Backpacking trip can mean different things to different people. For me it’s a combination of budget (not dirt-cheap) stays, semi-planned itineraries, occasional adrenaline rush, breathtaking landscapes, ancient architecture, long walks and of course, a backpack. The first time I traveled with just a pack on my back, it was a Himalayan trek in Uttarakhand, with 9 strangers who became friends by the end of coming down the mountains. While most things went well, a few smaller ones did go wrong.
As much as the mainstream Bollywood movies are known to be far from reality, let’s just accept all of us have at least one favorite. Be it a young girl living on the streets trying to copy Anushka Sharma or a business tycoon hopping from one luxury hotel in India to another, we all have that filmy keeda we group up with.
“How did you go?” “Well, I bought a ticket.” “How did you know where to stay?” I didn’t. It was a risk worth taking. “How did you eat alone?” Just how I eat in someone else’s company, with my hands and mouth! “Did you ever step out of your room?” “What did you do?” “How did you roam around?” Sometimes, I roll my eyes on these questions before answering. Yeah, I can be rude.
Every time, I am out on the roads, I overhear people complaining about traffic and pollution. Have you ever thought who is responsible for it? Commuting to work, just by yourself in a car, for 30 odd kilometers one-way, makes you the traffic more than anyone else. Similarly, it astonishes me whenever someone blames the world for global warming while their own TV sets are switched on without an audience. My own family does it, for that matter! In recent years, people have started travelling more than ever. But, sadly a lot of them don’t know how to do it
While spending 1st day of the year strolling around the beaches of Pondicherry little did I know ‘2015’ would turn out to be ‘Travel’ focused. Or so, I’d like to put it. Because, on second thoughts it was much more. It was about having a lot of me-time, which is becoming a luxury these days. It was about taking chances. With extensive research, planning and a few thought-out decisions, I managed to do things I hadn’t done before. Here are five of the major ones, in chronological order:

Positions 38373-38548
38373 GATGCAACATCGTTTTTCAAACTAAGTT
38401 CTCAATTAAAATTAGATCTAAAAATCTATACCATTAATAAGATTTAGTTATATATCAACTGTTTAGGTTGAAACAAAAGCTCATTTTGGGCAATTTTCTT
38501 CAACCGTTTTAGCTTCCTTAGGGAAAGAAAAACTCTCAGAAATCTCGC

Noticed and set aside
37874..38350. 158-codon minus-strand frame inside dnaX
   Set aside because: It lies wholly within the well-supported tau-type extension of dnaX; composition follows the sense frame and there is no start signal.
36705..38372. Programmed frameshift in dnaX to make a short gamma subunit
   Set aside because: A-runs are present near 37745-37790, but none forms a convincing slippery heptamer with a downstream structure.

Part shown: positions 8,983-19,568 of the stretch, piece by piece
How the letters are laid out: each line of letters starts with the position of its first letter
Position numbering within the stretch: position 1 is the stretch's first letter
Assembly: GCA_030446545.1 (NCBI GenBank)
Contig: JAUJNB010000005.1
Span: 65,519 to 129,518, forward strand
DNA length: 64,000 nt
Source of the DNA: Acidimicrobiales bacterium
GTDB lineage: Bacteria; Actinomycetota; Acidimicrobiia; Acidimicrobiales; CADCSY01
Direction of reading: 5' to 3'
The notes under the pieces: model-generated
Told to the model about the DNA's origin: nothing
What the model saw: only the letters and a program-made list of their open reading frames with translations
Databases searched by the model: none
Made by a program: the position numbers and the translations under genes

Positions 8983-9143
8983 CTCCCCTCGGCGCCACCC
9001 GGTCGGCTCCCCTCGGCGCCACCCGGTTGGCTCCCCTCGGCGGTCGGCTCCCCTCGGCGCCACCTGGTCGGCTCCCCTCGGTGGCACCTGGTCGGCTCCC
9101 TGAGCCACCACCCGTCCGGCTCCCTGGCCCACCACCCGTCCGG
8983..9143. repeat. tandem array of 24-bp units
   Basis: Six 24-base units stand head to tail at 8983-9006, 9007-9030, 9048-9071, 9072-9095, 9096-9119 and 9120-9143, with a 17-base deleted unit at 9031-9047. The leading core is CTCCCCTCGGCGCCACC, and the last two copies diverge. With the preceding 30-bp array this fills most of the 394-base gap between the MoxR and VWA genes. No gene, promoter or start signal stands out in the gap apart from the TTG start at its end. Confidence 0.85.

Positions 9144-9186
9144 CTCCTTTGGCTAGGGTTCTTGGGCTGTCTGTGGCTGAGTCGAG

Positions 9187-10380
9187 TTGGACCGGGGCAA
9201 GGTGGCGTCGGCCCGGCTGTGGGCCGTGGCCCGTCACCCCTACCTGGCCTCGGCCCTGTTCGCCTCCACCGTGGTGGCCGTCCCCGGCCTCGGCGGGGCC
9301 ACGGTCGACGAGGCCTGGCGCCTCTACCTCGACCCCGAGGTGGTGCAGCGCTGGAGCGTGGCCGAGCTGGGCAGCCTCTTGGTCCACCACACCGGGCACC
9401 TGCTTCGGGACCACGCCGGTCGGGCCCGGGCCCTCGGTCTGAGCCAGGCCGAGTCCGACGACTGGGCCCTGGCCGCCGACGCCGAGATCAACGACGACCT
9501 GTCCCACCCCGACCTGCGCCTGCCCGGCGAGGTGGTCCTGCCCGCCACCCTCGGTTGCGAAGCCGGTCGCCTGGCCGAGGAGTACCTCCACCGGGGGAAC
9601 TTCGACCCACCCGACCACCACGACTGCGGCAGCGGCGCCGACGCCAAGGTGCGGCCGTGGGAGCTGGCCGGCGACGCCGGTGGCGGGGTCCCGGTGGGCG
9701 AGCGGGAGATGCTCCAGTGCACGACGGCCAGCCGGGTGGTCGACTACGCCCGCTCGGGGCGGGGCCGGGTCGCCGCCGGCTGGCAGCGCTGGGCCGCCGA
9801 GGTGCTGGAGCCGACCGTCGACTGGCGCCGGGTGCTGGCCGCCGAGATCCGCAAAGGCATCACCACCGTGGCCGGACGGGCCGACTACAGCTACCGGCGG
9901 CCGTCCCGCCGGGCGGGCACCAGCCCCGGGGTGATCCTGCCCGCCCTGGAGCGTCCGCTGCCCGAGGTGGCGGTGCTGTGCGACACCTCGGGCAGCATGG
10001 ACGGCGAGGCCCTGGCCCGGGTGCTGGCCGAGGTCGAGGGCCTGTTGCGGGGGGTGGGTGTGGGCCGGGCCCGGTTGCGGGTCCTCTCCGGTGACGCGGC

After all the posts and stories I had read on Social media about more and more women travelling alone these days, I was not really prepared for the reactions that I got. One of the most surprising comments came from a guest house owner in a tiny town of Maharashtra. In his words, “It’s okay for foreigner females travelling alone in India. We have all seen that. But now when I am seeing an Indian doing it, it’s strange. You are brave.” He had a genuine smile on his face and even innocence in his thought but it was disturbing for
While I am writing this, I can’t even recall all that has gone through my mind in past 30 days, in a positive way of course! Here are top five emotions I’ve felt after bidding goodbye to the routine life and entering a new phase of uncertainty:
An ancient charm, a sense of belonging, a place that makes my curious instincts alive by presenting numerous questions and eventually answering those itself. It can be a monument, an old village, a barren land, ruins of a king’s fort or just another building at the same place where my grandfather saw it as a boy. It can be the way people dress up or talk. In fact, it can easily be a way of life. Heritage to me is all of that and everything else that is preserved over the years and deserves to be protected for the times to
“Home is where the heart can laugh without shyness. Home is where the heart’s tears can dry at its own pace.” – Vernon Baker A lot of times while introducing myself, I am asked about my hometown and when I say I really don’t have one or I have too many to count, I am bombarded with a lot more questions. Then I have to explain my dad’s job which again raises a lot of eyebrows, though I still don’t understand why (more on that later). Almost always, my introduction becomes more of a storytelling session than a small talk.